A meta-analysis comparing the clinical study results of symptoms, results of nucleic acid tests with those of the BinaxNow antigen test is summarized in Table 1. Columns 1-5 of Table 1 show the typical daily rates of viral growth in the nasal passages of individuals infected with the SARS-CoV-2 virus (as measured by qPCR), the level of symptomology, and the probability of disease transmission during these time intervals.
In the qPCR tests, the virus is detectable in nasal swabs as soon as 1.5 to 2 days post infection remains detectable for many days, and usually wanes to undetectable levels by 2 weeks after infection. The nucleic acid assay is, therefore, not necessarily effective as a screening test for infectious virus because the assay can also detect the presence of viral RNA (not necessarily intact viruses), which implies that for certain infected individuals the nucleic acid test will be positive for weeks (if not months) after infection [34, 35]. Moreover, the results of the nucleic acid test are usually communicated back to the user 24 to 48 hours after the swab sample is taken. Thus, decisions based on nucleic acid tests are effectively displaced by 24 to 48 hours from the data shown in Column 5 of Table 1. The typical pattern of viral load in an infected individual as measured by the BinaxNOW antigen test is presented in column 6 of Table 1. These data were adapted from Perchetti et al.  and James et al. . This antigen test is not as sensitive as nucleic acid tests for detecting the extremely low viral loads present at the early onset of a SARS-CoV-2 infection. The likely limit of detection of this antigen test is about 100 times less than the qPCR tests (~10E5 cp/ml). Perchetti et al.  have shown that the BinaxNOW card has an analytical sensitivity approximately equivalent to a generic qPCR cycle threshold value of 29 to 30. This antigen test, however, does appear to detect the virus in what could be described as the “Goldilocks” zone, which is the period when an infected individual is most likely to be infectious (i.e., 4-7 days post infection; see Table 1, column 3). Also noteworthy is that antigen tests revert to identification of weak or negative results once the individual’s immune system is actively killing the virus and the risk of transmission is low. The analytic specificity of the BinaxNOW card exceeds 98% [36, 28].
Different laboratories have determined the level of sensitivity of the BinaxNOW test, and results vary from 52% for asymptomatic persons (83% for symptomatic persons)  to 96.5% (95% confidence interval 90.0% – 99.3%) . As shown by Paltiel et al.  and Larremore et al. , the level of false negatives can be limited by testing at frequent intervals — that is, daily, every 2 days, or every 3 days.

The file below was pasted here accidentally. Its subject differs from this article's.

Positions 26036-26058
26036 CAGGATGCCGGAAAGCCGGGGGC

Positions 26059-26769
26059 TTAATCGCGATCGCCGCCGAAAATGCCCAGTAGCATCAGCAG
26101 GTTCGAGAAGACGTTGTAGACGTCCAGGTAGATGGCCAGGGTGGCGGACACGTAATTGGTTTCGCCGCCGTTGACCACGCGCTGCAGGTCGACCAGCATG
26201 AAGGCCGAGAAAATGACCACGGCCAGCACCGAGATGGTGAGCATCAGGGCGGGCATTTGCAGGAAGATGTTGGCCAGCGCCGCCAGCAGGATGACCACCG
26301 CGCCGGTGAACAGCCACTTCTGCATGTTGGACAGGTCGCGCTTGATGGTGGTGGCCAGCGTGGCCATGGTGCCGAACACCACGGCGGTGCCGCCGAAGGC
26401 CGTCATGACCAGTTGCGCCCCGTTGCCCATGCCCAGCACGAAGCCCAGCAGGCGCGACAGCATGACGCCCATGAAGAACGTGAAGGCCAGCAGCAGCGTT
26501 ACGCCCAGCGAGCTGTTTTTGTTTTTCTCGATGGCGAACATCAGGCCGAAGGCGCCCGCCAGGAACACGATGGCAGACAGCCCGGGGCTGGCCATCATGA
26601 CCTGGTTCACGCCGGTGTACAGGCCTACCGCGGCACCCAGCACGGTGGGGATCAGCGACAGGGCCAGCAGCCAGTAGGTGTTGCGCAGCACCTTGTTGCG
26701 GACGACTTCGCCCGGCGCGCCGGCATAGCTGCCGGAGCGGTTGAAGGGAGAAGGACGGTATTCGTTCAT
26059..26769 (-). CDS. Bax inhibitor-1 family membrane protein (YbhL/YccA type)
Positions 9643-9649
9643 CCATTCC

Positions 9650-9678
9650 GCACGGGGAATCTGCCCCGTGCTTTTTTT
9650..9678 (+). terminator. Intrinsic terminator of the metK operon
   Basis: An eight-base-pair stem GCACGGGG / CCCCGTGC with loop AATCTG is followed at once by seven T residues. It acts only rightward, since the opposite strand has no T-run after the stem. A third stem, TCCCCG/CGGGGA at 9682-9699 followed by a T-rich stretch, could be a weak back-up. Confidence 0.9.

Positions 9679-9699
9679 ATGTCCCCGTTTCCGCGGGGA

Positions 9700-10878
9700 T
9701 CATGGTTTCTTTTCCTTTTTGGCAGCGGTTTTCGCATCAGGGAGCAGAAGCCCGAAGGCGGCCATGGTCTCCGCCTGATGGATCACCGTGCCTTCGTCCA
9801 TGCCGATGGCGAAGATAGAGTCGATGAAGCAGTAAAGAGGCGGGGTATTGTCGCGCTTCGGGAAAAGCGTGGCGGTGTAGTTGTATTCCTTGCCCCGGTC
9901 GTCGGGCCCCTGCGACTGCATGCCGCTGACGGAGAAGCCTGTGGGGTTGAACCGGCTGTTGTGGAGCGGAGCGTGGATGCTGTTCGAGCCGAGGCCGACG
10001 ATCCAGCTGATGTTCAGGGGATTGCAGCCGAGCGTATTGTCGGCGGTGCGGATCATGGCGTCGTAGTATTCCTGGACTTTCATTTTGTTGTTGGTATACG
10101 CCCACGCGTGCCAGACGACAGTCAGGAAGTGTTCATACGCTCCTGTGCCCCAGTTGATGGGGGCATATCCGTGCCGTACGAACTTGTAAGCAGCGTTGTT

To conduct our analysis, we customized the publicly available computer code  in the R programming language that was originally written to implement the SEIR model of Paltiel et al.  Our customization of this code allowed us to expand the output parameters and to examine the costs and benefits of varying specific epidemic parameters or changing specific attributes with respect to testing. For the data presented in this paper, we used a given set of parameters that remained invariant, and then tested the impact of different test cadences, different R0 values, and different population sizes on the costs and benefits of these testing cadences. The parameters that we kept as invariant in the tool for our calculations were as follows.
- Number of times per day testing will be done: 1
- Number of days per week: 5
- Days of incubation:3 [40, 16]
- Time to recovery: 10 days 
- Percent asymptomatic advancing to symptoms: 30% [42, 43, 44]
- Test sensitivity: 80% [36, 29, 28]
- Test specificity: 98% [36, 28]
- Antigen test kit cost: $5.00 
- Testing horizon: 80 days
An important additional parameter is that the model allows for “exogenous shocks.” That is, it allows the introduction of infections to the population at prescribed intervals and of prescribed size. Unless otherwise noted, we allowed 10 new infections per week into the test populations. Detailed below are results of modeling using the tool we developed for four different scenarios that are easily obtained by simply adjusting the different parameters in the tool.
Assumptions for carrying out these tests are as follows. All individuals who test positive will be retested, and if they retest positive, they will be sent home for quarantine for 10 days. We define these individuals as true positives. Individuals who retest negative will be allowed to resume normal activities. They are assumed to be false positives. True positives after quarantine return to normal activities and are not tested again. False positives will remain in the “susceptible” pool and tested according to the scheduled cadence.
Scenario 1: The results of testing a population of 30,000 individuals using three different test cadences is shown in Table 2. This population size is typical of the total student and staff population of the public school system in a mid-sized county in the United States. The three test cadences examined using the antigen test kit were as follows: 1) daily testing for a given time (i.e., 1 to 15 weeks) followed by a second test regimen of testing every 4 weeks for the remainder of a 16-week test horizon, 2) testing every 2 days for a given period of weeks followed by every 4 weeks, and 3) testing every 3 days for a given period of weeks followed by every 4 weeks. The model is flexible and allows the user to compare test cadences of daily, every 2 days, every 3 days, weekly, every 2 weeks, every 3 weeks, and every 4 weeks.